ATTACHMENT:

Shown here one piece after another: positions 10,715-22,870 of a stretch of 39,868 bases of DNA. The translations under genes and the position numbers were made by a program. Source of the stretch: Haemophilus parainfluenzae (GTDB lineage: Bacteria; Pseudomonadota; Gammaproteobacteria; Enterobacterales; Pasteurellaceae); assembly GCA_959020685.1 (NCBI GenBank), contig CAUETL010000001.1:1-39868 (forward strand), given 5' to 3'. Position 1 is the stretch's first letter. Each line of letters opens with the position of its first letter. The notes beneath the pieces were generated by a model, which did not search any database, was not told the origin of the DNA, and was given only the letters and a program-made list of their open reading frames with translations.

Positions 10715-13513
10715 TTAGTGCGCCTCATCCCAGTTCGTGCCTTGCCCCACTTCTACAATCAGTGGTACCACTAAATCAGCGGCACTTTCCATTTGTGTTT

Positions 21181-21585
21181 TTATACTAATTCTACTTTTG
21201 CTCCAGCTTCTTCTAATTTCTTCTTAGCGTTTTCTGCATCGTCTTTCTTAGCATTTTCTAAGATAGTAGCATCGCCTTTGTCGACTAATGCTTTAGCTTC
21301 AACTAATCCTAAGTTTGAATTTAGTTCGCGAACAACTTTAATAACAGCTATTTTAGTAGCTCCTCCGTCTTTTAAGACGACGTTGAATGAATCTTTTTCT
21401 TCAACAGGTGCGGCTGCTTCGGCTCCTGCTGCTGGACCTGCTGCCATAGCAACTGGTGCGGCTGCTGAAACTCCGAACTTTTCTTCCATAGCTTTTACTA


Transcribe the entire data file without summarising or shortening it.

Shown here one piece after another: positions 10,715-22,870 of a stretch of 39,868 bases of DNA. The translations under genes and the position numbers were made by a program. Source of the stretch: Haemophilus parainfluenzae (GTDB lineage: Bacteria; Pseudomonadota; Gammaproteobacteria; Enterobacterales; Pasteurellaceae); assembly GCA_959020685.1 (NCBI GenBank), contig CAUETL010000001.1:1-39868 (forward strand), given 5' to 3'. Position 1 is the stretch's first letter. Each line of letters opens with the position of its first letter. The notes beneath the pieces were generated by a model, which did not search any database, was not told the origin of the DNA, and was given only the letters and a program-made list of their open reading frames with translations.

Positions 10715-13513
10715 TTAGTGCGCCTCATCCCAGTTCGTGCCTTGCCCCACTTCTACAATCAGTGGTACCACTAAATCAGCGGCACTTTCCATTTGTGTTT

Positions 21181-21585
21181 TTATACTAATTCTACTTTTG
21201 CTCCAGCTTCTTCTAATTTCTTCTTAGCGTTTTCTGCATCGTCTTTCTTAGCATTTTCTAAGATAGTAGCATCGCCTTTGTCGACTAATGCTTTAGCTTC
21301 AACTAATCCTAAGTTTGAATTTAGTTCGCGAACAACTTTAATAACAGCTATTTTAGTAGCTCCTCCGTCTTTTAAGACGACGTTGAATGAATCTTTTTCT
21401 TCAACAGGTGCGGCTGCTTCGGCTCCTGCTGCTGGACCTGCTGCCATAGCAACTGGTGCGGCTGCTGAAACTCCGAACTTTTCTTCCATAGCTTTTACTA